And I decided that was just plain silly. Since getting RSI I’ve started to see my time as the greater commodity. Why spend it on anything less than a yarn I love and a finished object I want? The only reason I can think of is to try a method I haven’t tried before, but it doesn’t need to be while making something I don’t like or need.
But I let myself take one yarn back out of the bag. It eases that nagging feeling I’ll regret the cull.
And, of course, I bought some more yarn, too.
The weekend before last I whipped these up on the knitting machine.
Top down, short row heel and toes. Finished over a few nights by kitchinering the top edge of the toe to the foot and hand knitting the cuff. The yarn is Regia Royal Colour and black Patonyle.
I recently finished the knitwear alterations I’d started pre-RSI and when I was done with these socks I missed my little half hour handknitting fix each evening. So I intended to whip up another pair of socks for myself the next weekend so I had cuffs to knit this week.
Except by the time I got to the weekend I’d had a very heavy period for thirteen days and was too exhausted to concentrate. After botching one sock I frogged it and despaired. Then the next day it occurred to me that I could just churn out tubes now and add toes, heels and cuffs later. So I started on the sock yarn leftovers I’d matched up last year:
The knitting machine colour changer is fantastic, and makes knitting stripes so easy. Seeing how the colour combine and watching the rows grow is dangerously addictive. I may be in danger of building up my arm and shoulder muscles.
It has me wondering how well scrappy socks would go on the machine. I couldn’t do small stripes, as stopping to thread new yarn would get tedius. But if I did bigger stripes it might be a fun way to use up smaller amounts of leftovers.
Is this the last garment I’ll ever knit?
Pattern: River Tweed
Yarn: Cleckheaton Country
Alternations: As suggested on Ravelry, I added 4 stitches to each underarm. I also added an inch to the arm-to-waist section, which it turned out I didn’t need to do because the yarn relaxed after washing.
Comments: I love everything about this except the button bands. I’m not thrilled about the way they sit at the neckline. Not having the collar begin from the button band makes the band look like an afterthought. But I’d probably be less critical if the band wasn’t garter stitch. It doesn’t make a firm enough fabric to resist bowing between each button. Still, if it really bothered me I’d frog and reknit the band in ribbing. Though perhaps I would be more motivated to do so if I didn’t have RSI.
Well… it might be the last major garment I knit completely on the needles. If I can get most of the knitting done on the knitting machine, perhaps I can still produce them without aggravating my wrist. The next one I intended to tackle was going to be mostly done on the machine anyway. Just the cuffs and bands to do by hand. Or perhaps I’ll work through a garment slowly. It took me four months to knit River Tweed anyway, which is unusually long for me. I could whip a jumper out in 4 to 6 weeks if I stayed focussed.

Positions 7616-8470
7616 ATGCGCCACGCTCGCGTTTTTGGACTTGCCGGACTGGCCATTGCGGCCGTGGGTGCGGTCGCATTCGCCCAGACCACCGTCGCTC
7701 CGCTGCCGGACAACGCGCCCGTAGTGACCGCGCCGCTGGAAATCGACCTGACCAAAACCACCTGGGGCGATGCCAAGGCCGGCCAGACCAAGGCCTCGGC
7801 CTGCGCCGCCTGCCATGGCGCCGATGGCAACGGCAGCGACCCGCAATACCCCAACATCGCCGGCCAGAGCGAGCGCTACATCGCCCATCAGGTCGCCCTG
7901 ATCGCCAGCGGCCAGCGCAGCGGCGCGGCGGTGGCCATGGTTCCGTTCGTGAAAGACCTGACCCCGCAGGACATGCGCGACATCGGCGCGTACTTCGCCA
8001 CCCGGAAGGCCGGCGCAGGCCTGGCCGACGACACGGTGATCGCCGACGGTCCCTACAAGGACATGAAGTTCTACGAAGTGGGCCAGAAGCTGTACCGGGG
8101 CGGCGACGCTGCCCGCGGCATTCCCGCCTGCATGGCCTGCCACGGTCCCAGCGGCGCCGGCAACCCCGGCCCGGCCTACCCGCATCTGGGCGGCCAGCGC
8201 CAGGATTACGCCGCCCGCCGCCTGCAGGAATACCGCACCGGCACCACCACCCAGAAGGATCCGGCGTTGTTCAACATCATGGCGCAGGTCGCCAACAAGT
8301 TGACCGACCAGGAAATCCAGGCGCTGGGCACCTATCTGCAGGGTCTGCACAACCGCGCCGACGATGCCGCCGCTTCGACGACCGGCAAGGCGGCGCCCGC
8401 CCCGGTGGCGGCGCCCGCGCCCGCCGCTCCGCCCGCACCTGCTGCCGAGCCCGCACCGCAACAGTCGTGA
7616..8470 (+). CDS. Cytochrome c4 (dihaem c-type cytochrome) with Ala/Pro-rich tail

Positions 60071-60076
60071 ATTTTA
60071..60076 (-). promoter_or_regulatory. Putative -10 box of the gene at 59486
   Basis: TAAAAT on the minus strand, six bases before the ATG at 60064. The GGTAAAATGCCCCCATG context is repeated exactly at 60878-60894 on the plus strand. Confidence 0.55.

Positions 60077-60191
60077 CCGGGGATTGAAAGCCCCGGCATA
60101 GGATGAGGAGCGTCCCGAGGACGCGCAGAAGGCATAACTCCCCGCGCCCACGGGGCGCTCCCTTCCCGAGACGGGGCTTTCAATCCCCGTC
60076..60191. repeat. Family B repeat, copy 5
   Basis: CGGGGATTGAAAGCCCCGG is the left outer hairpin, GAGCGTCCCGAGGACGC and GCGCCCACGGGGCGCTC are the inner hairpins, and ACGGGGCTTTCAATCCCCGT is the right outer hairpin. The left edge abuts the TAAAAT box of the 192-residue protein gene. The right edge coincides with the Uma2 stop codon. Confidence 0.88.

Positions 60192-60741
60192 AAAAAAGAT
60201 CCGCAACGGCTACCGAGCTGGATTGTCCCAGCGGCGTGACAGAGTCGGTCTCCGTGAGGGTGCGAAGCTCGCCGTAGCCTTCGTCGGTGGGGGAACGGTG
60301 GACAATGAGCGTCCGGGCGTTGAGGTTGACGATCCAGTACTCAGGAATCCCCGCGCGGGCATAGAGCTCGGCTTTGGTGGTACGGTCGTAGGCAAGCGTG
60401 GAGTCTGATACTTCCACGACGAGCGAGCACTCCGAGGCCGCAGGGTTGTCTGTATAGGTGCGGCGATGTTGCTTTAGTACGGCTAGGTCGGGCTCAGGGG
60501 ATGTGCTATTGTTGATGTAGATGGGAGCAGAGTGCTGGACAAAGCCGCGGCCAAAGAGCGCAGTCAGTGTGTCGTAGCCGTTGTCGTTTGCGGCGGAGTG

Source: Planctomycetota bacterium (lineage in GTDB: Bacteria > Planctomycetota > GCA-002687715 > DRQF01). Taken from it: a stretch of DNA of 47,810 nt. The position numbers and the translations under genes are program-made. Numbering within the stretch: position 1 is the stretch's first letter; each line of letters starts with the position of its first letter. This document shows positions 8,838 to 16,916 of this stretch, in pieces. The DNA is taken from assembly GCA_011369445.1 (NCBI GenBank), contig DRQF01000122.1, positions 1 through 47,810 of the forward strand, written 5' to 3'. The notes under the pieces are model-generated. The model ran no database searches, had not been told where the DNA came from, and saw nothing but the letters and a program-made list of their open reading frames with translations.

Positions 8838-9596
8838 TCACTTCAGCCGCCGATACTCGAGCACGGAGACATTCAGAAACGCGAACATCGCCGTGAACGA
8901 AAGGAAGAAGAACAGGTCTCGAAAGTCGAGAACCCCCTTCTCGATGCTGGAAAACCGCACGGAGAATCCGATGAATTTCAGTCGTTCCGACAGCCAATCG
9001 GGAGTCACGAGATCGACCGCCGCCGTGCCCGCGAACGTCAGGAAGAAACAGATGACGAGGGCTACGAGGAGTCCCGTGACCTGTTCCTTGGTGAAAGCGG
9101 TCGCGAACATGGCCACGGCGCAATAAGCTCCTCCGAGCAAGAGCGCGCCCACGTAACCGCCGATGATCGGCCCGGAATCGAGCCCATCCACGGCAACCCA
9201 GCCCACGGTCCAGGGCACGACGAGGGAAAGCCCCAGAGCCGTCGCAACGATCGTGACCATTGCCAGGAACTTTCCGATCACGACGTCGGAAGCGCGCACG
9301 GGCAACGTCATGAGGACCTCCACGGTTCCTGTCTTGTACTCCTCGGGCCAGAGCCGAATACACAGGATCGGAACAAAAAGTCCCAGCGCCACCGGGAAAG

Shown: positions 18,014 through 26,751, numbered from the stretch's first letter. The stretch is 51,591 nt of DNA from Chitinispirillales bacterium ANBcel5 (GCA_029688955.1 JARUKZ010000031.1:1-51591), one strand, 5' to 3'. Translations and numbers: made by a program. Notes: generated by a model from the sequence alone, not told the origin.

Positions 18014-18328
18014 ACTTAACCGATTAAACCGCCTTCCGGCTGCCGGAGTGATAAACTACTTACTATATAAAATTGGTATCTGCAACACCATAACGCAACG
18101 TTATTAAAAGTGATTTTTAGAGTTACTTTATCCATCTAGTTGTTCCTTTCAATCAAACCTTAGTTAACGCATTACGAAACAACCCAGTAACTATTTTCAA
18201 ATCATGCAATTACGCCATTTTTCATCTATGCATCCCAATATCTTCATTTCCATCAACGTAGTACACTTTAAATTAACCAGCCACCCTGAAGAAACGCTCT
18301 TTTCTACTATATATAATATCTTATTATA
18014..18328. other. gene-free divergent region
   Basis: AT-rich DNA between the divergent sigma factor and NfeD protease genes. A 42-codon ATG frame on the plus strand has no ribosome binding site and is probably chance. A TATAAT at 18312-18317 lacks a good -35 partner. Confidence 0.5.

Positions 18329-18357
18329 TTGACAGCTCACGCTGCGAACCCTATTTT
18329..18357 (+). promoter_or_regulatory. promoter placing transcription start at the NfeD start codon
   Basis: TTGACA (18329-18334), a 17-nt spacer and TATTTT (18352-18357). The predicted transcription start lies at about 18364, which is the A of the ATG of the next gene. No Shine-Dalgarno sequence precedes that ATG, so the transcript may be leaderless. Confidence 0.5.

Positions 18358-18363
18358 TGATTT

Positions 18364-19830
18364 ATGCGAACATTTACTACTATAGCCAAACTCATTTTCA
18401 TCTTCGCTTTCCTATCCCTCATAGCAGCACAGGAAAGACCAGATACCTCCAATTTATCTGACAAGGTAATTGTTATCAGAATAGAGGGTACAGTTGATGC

That I’m actually contemplating knitting at all is thanks to my hand being much improved. Only the occasional flash of heat or twinge of pain now. I was able to sew the buttons on River Tweed with only a little soreness afterwards. On Saturday I warped up the small loom, which didn’t bother me until I had to tie the warp on. The little knots caused a bit of soreness, so I did them in two batches. That’s the secret to getting things done now: tackle them in short bursts.
And I seem to recall you can buy sock knitting machines. Might have to look into that, considering the size of my sock yarn stash.
The way I intended to finish this changed several times during the making. I was going to cover the tubes with material or contact, then I decided painting them would be easier, then I decided recycled denim attached with a hot glue gun for the big tubes and jute rope on the smaller ones would be easier on my hands. Paul did the painting for the base and the ends of the tubes.
I should have stuck with the first idea. Glueing on big pieces of material would have been faster. I was going to do this with the cloth from some old pairs of jeans, but I realised I didn’t have enough to cover all three big tubes. I did have, on the other hand, lots of pre-cut strips of denim left over from weaving rag rugs. Still, that meant I used black denim on the whole thing, which looks really good.
The last step was to make a removable and washable lining for one of the big tubes from some leftover fake fur, batting, black cotton and velcro. That only took fifteen minutes or so.
Slinky was already playing with the tower in it’s naked cardboard form after I did a test build, and the fancying up hasn’t put him off. He’s not noticed that the tubes are now scratching posts yet, and I haven’t drawn his attention to the fur-lined nest yet. But us humans are rather chuffed with how it turned out.
Ode to the 80s jumper:
Pros in frogging: Yarn this nice deserves a better project. At least I got some practise using the knitting machine. If frogged, stash will get bigger again.
Pros in not frogging: Most of the work is done. It’s not THAT bad. More yarn out of the stash.
The blue crochet sampler blanket:
Pros in frogging: Don’t have to make two or more squares. Don’t have to remember what I was doing. Really over this project. Can use yarn for something else.
Pros in not frogging: Could make (yet another) lap rug with just two more squares. Frogged yarn will increase yarn stash. Frogged yarn will be in lots of short lengths.
Lots of progress has been made on my wips, but not many were finished. The first one to be ticked off the list was this scarflet:
Once again, I used sticky tape to hold down the hem while hand stitching and once again it took ages. So when I came to tackle the next scarf, which is a square one, I made a fringe instead:
However, this took as long as the hand stitching did on the first scarf. Partly because it’s bigger, and partly because it’s a lot more fiddly than it sounds. I have two more square scarves left to hem/finish and I’m considering trying two other ways to do it.
I’ve been working on my pants-into-jacket wip, and since the sewing machine was out I also hemmed the table mats:
Cotton is MUCH easier than hemming slippery silk, I can tell you!